It was, in fact, meant to serve as a kind of engine of innovation and experimentation for the entire K–12 enterprise, and not just with regard to curriculum and pedagogy. Chartering also held—and holds—the capacity to develop new structures for delivering and governing...

Dan Quisenberry’s recent piece in Fordham’s Gadfly suggested that newly enacted legislation in Michigan represents a “victory for charter quality in Detroit.” Dan is great, and it’s true that the legislation will likely help a little with charter quality. But given the dire need to fix Detroit’s fundamentally broken public school system, his title really should have read “Victory for the charter school lobby.” 

Okay, maybe that’s a bit harsh. But the fact is the state has offered the beleaguered residents of the Motor City the education equivalent of a scooter when what they need is a Range Rover. For a while, politicians in Lansing were weighing serious reform ideas to address the dismal financial and academic reality of Detroit’s public schools (charter and district alike). But those proposals made charter schools nervous.

The earlier bill would have created a Detroit Education Commission (DEC), overseen by the mayor, to close or turn around low-performing district and charter schools, allocate buildings, and manage the most chaotic problems around facilities and enrollment. It would have gone a long way toward addressing local problems by creating local solutions and requiring district-charter coordination to address the most pressing pain points for families. The legislation would...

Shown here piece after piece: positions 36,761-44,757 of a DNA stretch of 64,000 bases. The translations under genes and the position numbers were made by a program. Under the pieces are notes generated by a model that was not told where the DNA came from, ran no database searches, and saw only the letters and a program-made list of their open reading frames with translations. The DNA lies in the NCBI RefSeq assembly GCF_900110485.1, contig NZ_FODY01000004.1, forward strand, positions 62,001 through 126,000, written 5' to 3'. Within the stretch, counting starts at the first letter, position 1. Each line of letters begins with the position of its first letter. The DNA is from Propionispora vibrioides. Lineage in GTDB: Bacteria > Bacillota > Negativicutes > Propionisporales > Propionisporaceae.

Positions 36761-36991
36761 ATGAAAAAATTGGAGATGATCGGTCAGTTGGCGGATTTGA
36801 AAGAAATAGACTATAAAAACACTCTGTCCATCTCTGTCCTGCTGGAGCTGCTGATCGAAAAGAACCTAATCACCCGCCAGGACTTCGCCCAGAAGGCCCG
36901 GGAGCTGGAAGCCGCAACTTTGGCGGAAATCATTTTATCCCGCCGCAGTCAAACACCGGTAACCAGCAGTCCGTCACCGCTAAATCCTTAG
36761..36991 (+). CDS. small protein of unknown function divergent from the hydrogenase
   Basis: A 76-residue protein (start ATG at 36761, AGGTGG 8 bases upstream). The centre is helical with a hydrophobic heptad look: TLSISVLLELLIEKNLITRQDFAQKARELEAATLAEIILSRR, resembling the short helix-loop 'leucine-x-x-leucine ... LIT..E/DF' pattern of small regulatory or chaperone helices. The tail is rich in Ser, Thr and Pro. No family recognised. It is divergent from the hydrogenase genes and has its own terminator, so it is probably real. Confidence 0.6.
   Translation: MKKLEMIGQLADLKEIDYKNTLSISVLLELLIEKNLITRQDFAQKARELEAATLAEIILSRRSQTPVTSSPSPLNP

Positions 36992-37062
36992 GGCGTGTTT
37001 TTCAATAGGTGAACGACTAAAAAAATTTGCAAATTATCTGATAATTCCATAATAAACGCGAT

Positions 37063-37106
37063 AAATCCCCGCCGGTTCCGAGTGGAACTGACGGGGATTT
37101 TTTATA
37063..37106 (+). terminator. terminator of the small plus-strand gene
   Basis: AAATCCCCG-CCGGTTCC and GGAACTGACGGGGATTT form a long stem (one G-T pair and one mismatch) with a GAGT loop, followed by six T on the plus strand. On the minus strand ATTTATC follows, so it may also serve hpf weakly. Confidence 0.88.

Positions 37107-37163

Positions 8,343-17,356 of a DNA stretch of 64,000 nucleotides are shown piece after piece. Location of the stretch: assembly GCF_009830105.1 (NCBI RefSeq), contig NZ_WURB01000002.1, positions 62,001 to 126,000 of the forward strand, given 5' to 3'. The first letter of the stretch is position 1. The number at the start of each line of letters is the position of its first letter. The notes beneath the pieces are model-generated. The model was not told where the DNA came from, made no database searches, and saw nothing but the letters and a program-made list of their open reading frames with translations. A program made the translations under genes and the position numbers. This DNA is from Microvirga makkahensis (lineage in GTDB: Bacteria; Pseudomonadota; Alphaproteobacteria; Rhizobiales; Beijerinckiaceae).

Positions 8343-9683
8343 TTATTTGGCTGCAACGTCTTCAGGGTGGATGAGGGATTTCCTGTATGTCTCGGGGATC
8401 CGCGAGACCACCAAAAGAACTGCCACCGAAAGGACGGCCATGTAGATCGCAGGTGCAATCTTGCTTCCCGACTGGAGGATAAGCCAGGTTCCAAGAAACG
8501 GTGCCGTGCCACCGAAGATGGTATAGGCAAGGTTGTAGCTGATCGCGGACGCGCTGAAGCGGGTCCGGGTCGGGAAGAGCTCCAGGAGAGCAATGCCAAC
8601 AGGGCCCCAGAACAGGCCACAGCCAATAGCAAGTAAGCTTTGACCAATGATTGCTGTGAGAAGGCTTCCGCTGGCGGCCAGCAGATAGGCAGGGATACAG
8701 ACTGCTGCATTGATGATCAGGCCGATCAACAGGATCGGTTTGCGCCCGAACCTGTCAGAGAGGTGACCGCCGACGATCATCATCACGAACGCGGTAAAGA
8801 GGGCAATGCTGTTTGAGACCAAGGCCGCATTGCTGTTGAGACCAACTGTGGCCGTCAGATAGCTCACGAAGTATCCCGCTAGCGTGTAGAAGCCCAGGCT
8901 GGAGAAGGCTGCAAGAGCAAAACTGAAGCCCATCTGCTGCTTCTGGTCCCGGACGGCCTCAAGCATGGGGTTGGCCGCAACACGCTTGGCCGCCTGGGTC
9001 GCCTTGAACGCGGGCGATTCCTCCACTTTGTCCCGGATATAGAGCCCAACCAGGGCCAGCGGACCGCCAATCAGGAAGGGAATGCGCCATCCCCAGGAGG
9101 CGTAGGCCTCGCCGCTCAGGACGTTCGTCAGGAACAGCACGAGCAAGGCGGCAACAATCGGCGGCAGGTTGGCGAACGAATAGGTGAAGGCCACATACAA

Richard Kahlenberg

This week’s decision in Fisher v. University of Texas at Austin, supporting racial preferences at the University of Texas at Austin by a four-to-three margin, was a shocker. As Justice Samuel Alito noted in dissent, “Something strange has happened since our prior decision in this case.”

In the court’s first decision on the case in 2013, Justice Anthony Kennedy tightened the screws on racial affirmative action policies, declaring that universities bear “the ultimate burden of demonstrating, before turning to racial classifications, that available, workable race-neutral alternatives do not suffice.” The court supported the goal of racial diversity, but it appeared to push colleges to employ alternative means—such as providing a leg up to economically disadvantaged students of all races—before resorting to race per se. The Fisher I court emphasized that universities would receive “no deference” on the question of whether the use of race is “necessary” to achieve the educational benefits of diversity.

Fisher I sent the case back to the Fifth Circuit to apply the new standard. When the lower court came back with a decision supporting the use of race in admissions, the Supreme Court agreed to hear the case again on appeal. Supporters of affirmative action were worried: Why would...